CAMPAIGN CRAFT: COLUMN; State of design education is the real issue today

There we were, 25 lecturers on a five-day D&AD course designed to bring us up to date on current thinking in design and advertising.

There we were, 25 lecturers on a five-day D&AD course designed to bring

us up to date on current thinking in design and advertising.



It was an exhilarating and exhausting week; a bit like being plugged

into the national grid. I, for one, felt I had had my ideas turned

upside down, been given a good slapping, told to smarten myself up and

then had a shot in the arm of something that made me feel euphoric.



We covered a lot of ground, looking at present and future trends, the

uses and abuses of market research, new media and the international

scene.



Again and again we were made to realise just how much of an edge good

advertising and design can give the client in a competitive market. We

were shown lots of examples of the power of a good idea to transform

markets and change people’s thinking. This was inspiring stuff and we

were part of it.Then they started firing shots at us.



‘Whatever happened to the old traditional training art colleges used to

give?’, Tim Mellors asked. No one, it seems, learns their trade from the

ground up any more. We were producing students who were all style and no

substance. Paul Weinberger didn’t even want to take creative teams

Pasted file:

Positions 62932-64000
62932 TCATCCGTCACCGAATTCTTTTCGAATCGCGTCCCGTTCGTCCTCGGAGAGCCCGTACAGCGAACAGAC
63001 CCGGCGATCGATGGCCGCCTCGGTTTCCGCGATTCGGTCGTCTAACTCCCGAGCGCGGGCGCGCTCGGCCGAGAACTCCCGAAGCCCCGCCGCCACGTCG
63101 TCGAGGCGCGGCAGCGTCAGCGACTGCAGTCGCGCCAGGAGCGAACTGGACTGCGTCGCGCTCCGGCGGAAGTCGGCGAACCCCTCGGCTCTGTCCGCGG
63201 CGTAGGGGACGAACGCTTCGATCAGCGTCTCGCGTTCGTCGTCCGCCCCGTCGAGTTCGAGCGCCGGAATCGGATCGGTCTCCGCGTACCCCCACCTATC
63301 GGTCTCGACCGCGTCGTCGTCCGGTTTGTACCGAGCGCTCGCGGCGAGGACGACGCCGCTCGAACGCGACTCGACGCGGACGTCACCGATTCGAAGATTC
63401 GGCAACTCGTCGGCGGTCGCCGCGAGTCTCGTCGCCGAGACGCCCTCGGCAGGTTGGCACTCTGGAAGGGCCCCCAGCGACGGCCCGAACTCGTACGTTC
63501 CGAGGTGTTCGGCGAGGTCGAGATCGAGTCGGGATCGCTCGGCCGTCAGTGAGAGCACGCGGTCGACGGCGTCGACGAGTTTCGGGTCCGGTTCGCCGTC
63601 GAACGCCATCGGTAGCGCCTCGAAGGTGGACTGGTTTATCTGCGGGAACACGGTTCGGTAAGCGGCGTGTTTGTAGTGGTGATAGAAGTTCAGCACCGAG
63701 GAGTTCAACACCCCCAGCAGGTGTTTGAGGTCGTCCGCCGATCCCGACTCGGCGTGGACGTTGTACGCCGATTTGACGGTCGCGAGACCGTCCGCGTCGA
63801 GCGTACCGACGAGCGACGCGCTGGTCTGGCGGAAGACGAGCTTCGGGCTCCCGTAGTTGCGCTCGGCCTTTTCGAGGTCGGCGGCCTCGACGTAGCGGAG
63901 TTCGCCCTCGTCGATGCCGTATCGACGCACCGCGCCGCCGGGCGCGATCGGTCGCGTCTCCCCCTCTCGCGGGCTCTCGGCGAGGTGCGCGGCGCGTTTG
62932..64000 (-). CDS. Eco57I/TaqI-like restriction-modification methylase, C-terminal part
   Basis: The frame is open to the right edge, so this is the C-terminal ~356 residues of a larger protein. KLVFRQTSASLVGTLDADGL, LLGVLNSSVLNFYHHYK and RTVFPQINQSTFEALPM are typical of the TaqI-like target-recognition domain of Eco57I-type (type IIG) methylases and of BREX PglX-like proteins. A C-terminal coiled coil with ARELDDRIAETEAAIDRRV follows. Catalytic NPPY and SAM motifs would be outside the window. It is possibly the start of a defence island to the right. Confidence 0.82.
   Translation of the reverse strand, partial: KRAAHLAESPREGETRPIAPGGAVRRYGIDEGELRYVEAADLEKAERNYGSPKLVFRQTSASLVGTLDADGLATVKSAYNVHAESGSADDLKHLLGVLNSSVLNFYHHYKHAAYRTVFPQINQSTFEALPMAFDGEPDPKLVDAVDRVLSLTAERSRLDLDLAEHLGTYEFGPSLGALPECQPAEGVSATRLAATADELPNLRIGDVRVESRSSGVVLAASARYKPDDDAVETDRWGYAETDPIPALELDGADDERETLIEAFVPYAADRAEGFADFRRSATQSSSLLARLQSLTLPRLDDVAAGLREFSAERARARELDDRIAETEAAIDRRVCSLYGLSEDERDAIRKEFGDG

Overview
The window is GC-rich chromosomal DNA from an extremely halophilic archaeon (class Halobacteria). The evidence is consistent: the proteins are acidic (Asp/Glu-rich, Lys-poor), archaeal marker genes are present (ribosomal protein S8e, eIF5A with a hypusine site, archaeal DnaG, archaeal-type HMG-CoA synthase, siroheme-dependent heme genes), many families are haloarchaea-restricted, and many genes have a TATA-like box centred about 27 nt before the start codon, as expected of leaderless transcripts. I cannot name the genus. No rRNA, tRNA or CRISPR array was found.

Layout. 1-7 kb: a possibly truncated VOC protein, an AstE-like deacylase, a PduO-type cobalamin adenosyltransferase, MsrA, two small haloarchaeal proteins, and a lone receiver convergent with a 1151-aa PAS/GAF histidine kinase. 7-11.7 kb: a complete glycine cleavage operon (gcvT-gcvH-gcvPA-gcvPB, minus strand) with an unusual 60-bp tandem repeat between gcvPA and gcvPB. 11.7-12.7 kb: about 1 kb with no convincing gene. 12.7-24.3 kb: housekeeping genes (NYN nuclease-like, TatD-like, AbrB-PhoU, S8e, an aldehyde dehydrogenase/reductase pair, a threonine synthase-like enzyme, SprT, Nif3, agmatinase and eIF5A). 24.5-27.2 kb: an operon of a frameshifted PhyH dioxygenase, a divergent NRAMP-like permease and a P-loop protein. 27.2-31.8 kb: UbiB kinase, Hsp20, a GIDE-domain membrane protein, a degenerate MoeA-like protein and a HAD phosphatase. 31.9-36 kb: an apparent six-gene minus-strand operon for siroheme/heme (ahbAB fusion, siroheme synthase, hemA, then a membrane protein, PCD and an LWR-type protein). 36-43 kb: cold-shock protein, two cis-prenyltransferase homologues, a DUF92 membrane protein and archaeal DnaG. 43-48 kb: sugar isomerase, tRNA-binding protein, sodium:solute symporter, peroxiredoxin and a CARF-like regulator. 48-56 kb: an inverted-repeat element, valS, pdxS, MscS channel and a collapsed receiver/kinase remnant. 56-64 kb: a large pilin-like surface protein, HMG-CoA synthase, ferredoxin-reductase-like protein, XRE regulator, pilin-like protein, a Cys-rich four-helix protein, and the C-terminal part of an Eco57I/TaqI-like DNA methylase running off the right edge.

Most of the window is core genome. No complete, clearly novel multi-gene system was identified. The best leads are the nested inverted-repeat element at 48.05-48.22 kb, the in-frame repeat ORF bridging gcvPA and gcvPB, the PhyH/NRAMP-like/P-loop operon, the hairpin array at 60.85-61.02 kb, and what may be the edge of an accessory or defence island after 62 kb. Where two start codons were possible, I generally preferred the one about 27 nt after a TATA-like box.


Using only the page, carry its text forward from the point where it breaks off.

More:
direct from college any more, he was so unimpressed with the quality of

writers produced.



Next, a group of young designers and art directors gave us their

experience of college and how it prepared them for work. This was

uncomfortable - some of them got their first jobs in spite of their

education, not because of it.



But we got a chance to put our side of the story and the force of it

caught us all by surprise. We spoke of courses quadrupled in size,

lecturers virtually running courses single-handed and massive cuts in

part-time lecturers’ hours - the very lifeblood of design education.



This last session generated a lot of discussion and the panel seemed

shocked to realise how bad the situation is.



Suddenly, it’s Friday and it’s all over - or we think it is.



Graham Fink arrives and stays just long enough to tell us we can make a

difference. His enthusiasm, like that of all the speakers this week, is

palpable - clearly, you feel, some teacher made a difference to him.



Was the experience worth it? You bet. If every lecturer went on this

course every student would benefit, but perhaps a bigger issue has been

raised here, and that’s the state of design education today.



David Morris is the head of advertising at Buckinghamshire College



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